ICCF Kenya and the Parliamentary Conservation Caucus - Kenya Chapter (PCC-K) convened a meeting of senior-ranking Members of Parliament with experts in transnational organized crime to discuss links between organized criminal trafficking networks and the illegal ivory/wildlife trade.
Transnational organized crime has taken a devastating toll on the Kenyan economy and national security. Wildlife and environmental crime is the fastest growing and third most pervasive international crime, behind narcotics and munitions. Drug trafficking syndicates are also trafficking persons, guns, and ivory, moving tens of millions of dollars in illegal products every year. Investigators have linked these syndicates to several multiple-ton ivory seizures in the last two years alone. These networks are exploiting the Kenyan banking, shipping, and logistics apparatus and are major contributors towards the extinction of elephants in Kenya and the region.
Hon. Amina Abdalla, Chair of the Environment and Natural Resources Committee and Member of the PCC-K, convened and facilitated the meeting. Expert speakers included: Gretchen Peters, Director of the Satao Project; Special Agent Wim Brown of the U.S. Drug Enforcement Agency; Makuri Sosthense, Acting Head of Interpol's Regional Bureau in Nairobi; and Shamini Jayanathan, Director of Wildlife Protection for Space for Giants. Each spoke on the linkages between transnational organized crime networks and the flow of illegal ivory and other wildlife products across borders and through ports in Africa. The discussion focused on opportunities for Kenyan law enforcement institutions to strengthen their efforts against organized crime, including the capacity and efficacy of the judiciary and prosecutions authorities.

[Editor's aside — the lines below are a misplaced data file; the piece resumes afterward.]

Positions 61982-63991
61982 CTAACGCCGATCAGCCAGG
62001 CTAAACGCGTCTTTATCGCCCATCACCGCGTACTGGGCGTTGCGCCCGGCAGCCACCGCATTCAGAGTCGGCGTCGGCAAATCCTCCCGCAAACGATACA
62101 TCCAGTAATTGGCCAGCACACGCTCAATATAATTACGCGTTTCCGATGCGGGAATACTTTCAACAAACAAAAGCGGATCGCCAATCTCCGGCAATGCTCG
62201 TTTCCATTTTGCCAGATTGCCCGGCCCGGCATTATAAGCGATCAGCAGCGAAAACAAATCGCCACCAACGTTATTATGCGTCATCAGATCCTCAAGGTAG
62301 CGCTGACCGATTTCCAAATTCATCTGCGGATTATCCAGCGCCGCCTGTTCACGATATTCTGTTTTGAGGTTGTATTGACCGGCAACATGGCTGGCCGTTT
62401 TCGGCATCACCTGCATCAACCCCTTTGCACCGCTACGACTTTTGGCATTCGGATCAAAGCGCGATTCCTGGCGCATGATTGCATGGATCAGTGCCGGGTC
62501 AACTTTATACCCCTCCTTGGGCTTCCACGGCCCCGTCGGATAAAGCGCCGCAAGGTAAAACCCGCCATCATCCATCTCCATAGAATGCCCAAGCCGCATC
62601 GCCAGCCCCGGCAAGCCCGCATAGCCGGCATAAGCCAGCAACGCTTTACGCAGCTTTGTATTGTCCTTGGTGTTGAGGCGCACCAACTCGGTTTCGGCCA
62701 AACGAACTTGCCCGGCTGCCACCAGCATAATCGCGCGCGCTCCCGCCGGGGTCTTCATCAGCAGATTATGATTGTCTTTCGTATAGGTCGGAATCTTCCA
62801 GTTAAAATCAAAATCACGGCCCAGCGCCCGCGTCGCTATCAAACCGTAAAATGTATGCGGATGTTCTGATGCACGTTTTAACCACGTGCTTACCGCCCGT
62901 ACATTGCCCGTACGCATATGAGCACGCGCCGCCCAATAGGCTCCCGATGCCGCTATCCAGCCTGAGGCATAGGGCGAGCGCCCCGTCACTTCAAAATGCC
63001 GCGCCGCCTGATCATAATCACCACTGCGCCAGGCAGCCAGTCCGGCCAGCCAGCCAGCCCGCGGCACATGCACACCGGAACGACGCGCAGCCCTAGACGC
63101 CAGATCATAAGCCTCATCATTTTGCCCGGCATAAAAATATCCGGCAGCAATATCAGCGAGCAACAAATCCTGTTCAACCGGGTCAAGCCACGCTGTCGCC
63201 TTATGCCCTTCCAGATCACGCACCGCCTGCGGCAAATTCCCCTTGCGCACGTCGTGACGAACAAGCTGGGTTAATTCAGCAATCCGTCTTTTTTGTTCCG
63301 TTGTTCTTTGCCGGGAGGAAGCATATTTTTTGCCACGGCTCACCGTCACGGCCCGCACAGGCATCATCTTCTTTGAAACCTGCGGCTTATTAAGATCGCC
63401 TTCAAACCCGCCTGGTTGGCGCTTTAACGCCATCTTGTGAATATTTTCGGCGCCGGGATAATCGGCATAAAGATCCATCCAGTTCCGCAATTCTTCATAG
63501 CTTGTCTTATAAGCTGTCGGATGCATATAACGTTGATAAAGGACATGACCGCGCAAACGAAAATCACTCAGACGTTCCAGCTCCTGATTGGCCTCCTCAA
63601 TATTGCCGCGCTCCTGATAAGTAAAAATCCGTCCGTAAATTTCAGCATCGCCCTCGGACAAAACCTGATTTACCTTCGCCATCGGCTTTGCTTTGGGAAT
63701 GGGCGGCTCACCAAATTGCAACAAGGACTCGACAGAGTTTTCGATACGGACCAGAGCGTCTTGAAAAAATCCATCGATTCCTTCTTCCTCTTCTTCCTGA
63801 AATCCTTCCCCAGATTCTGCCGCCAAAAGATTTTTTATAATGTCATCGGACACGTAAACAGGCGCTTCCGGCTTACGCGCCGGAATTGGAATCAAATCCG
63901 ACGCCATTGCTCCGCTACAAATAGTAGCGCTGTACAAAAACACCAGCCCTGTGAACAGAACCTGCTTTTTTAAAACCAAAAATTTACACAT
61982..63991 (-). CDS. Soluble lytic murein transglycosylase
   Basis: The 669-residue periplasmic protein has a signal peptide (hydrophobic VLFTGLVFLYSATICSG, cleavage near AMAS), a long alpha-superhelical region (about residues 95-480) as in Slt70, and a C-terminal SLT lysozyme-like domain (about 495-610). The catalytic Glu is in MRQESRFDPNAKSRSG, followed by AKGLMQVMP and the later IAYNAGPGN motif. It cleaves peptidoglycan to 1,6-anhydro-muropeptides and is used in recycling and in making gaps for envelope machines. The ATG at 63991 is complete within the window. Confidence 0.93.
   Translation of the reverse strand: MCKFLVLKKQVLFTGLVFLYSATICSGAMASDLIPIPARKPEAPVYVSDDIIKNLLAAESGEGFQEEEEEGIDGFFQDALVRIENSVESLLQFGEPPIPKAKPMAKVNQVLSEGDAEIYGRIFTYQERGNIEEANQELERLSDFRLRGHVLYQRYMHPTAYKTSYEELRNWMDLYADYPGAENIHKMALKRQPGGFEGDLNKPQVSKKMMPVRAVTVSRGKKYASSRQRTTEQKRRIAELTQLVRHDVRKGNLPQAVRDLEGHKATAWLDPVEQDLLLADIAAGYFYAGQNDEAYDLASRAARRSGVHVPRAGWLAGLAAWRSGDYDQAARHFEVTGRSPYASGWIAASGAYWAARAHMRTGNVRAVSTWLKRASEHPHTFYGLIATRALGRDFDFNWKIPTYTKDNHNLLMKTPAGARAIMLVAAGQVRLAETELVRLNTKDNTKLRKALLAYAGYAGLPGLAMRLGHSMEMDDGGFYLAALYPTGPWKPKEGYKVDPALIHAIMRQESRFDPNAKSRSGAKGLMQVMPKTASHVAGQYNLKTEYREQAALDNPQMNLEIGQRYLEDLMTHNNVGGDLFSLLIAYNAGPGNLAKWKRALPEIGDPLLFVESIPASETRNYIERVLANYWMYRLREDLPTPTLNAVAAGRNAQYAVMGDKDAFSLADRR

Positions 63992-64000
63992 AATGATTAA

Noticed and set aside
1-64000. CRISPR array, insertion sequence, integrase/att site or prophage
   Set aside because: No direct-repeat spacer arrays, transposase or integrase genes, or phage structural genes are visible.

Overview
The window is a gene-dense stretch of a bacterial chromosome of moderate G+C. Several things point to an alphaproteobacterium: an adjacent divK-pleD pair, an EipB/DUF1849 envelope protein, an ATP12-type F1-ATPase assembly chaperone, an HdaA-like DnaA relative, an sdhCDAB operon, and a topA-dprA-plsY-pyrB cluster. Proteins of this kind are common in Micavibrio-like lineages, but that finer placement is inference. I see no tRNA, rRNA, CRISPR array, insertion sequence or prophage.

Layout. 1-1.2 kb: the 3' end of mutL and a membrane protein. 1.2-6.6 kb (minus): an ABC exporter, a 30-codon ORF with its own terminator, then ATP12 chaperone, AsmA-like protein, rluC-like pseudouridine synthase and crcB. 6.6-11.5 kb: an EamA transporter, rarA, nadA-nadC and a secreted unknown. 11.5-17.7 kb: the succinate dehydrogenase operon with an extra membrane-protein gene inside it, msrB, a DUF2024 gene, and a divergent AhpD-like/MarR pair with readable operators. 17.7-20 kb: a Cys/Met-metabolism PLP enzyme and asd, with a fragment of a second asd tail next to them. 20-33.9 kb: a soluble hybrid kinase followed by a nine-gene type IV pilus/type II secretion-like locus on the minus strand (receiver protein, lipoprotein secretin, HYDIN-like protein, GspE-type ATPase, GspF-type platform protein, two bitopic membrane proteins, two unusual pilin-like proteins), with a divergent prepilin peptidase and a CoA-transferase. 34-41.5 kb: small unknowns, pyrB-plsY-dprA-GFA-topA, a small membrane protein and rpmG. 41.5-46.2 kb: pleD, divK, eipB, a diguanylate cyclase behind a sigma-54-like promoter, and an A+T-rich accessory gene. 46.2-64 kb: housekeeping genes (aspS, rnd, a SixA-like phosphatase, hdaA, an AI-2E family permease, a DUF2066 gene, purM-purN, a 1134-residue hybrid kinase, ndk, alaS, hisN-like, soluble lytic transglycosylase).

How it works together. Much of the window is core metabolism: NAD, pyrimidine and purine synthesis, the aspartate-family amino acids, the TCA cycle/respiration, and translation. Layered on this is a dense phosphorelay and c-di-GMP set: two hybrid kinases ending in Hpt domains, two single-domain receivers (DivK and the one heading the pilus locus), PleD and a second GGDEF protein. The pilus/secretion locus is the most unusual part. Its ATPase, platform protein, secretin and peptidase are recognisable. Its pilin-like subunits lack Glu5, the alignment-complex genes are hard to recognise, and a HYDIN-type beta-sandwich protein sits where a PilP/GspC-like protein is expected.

In addition to working with the PCC-K, ICCF and its partners are engaging policymakers as well as judicial and prosecutions authorities in the region to explore the links between the illegal wildlife trade and transnational organized crime, and implement capacity-building programs.